By Tesfaye Getnet | Capital Newspaper
The Ethiopian Wild Conservation Authority (EWCA) announced that 29 elephants were killed by humans using weapons in Kafta Sheraro, Gambela, Omo, Babile and Chebera Churchura National Parks this past fiscal year. That number could go higher after reports from Mago National Park come in.
Increased illegal weapon trafficking, poor awareness and supervision of the parks are being blamed for the elephant killing.
Currently there are less than 2,000 elephants in the parks and killings are on the rise.
Kumera Waqjera, Director General of the National Parks told Capital that elephants face extinction in Ethiopia unless people work together to conserve them.
“Ethiopian elephants continue to face immediate threats to their survival, especially in Kafta Sheraro, Gambela, Omo, and Chebera Churchura Parks where high levels of poaching are still evident,” he added.
Despite a ban on the international trade in ivory, Ethiopian elephants are still being poached in large numbers. The elephants are being killed every year for their ivory tusks. The ivory is often carved into ornaments and jewelry – China is the biggest consumer market for such products. There has been an upsurge in poaching and illegal ivory trafficking in recent years, driven by increasing demand in Asia, which has led to steep declines in the numbers of elephants.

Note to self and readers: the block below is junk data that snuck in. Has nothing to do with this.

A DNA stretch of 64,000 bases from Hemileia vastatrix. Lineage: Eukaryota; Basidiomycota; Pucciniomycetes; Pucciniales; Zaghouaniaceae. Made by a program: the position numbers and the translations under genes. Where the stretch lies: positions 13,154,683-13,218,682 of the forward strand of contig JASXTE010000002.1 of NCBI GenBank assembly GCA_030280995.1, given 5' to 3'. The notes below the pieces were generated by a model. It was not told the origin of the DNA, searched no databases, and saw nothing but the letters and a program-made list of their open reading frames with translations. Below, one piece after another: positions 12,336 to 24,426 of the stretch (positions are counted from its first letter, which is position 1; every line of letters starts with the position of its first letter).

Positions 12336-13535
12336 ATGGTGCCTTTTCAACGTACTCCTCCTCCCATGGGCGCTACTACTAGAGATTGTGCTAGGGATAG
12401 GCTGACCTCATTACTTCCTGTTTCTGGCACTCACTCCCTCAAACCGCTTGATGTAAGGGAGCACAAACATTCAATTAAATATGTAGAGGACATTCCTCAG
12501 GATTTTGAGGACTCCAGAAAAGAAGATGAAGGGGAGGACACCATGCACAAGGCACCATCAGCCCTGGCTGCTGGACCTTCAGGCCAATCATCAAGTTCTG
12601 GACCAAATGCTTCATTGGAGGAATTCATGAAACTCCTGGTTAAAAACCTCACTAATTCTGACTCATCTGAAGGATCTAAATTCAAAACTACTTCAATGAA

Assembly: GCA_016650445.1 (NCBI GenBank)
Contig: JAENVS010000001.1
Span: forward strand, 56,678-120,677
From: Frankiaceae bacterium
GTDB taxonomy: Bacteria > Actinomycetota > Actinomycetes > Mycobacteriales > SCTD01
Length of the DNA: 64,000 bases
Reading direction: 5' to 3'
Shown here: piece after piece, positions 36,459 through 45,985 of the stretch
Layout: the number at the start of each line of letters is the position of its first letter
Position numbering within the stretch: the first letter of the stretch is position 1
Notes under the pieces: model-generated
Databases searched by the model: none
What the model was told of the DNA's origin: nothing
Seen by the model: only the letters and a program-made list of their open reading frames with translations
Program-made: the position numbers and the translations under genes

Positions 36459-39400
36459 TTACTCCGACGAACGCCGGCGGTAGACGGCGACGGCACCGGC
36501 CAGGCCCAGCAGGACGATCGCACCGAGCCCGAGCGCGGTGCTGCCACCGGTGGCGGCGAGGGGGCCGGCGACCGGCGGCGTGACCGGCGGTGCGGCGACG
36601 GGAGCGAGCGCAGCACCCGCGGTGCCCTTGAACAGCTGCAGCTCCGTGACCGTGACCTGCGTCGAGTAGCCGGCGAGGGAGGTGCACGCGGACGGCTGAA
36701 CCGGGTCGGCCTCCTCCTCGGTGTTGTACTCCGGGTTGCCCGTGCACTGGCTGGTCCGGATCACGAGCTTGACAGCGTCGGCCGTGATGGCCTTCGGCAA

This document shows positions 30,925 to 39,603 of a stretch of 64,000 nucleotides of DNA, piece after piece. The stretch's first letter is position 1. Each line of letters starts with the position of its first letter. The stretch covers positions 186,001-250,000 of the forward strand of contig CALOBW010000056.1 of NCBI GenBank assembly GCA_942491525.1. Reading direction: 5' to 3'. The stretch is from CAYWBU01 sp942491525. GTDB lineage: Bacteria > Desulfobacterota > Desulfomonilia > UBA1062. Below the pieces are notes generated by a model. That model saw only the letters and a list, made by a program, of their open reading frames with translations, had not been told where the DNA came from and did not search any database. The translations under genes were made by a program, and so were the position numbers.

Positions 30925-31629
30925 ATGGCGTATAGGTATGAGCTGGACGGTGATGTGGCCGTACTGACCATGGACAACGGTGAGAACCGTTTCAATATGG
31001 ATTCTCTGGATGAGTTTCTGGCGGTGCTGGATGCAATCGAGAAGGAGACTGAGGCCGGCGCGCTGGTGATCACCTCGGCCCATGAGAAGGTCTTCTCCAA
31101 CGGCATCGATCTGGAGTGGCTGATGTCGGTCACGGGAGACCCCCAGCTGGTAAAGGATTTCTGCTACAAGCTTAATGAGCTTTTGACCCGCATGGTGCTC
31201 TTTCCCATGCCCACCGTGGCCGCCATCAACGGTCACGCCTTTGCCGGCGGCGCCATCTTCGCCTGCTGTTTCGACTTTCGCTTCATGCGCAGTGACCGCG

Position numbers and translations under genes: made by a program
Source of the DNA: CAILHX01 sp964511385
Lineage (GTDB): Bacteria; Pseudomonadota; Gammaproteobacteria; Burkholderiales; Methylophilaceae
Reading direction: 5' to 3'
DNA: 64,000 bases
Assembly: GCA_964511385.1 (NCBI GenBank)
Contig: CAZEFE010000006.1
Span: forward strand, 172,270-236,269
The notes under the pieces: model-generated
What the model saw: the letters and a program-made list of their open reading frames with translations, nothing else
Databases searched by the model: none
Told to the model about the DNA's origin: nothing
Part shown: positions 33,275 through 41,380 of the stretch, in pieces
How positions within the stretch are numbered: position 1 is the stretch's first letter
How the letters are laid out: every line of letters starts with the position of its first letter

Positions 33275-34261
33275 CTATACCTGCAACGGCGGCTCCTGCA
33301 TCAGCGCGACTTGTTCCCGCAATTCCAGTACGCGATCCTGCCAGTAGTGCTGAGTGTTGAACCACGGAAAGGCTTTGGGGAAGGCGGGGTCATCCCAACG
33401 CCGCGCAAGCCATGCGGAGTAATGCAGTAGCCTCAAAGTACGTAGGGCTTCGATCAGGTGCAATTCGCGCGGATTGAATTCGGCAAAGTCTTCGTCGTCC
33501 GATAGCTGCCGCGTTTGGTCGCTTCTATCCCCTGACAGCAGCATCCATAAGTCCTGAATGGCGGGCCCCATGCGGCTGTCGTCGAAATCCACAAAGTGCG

Dawuud Mume, Director of EWCA who addressed this issue in a training entitled: Detecting illegal species through prevention, held on July 11 in Addis Ababa said that all stakeholders should work to combat weapons trafficking.
‘’ We have seen some people on the border selling lion cubs, hyena skins and in return they are getting weapons which they use to kill wildlife. This has to be stopped because it threatens wildlife and human security,’’ he said.
Participants at the training said militia groups like Al-Shabaab are using the ivory for finance which increases the killings of elephants in East African Countries.
James Ishich, Regional Director of International Fund for Animal Welfare (IFAW) said that the low risk, high reward activity is alluring to opportunistic smugglers looking for a quick profit and an integrated effort should be made among neighboring countries to tackle this problem.
Source: Capital Newspaper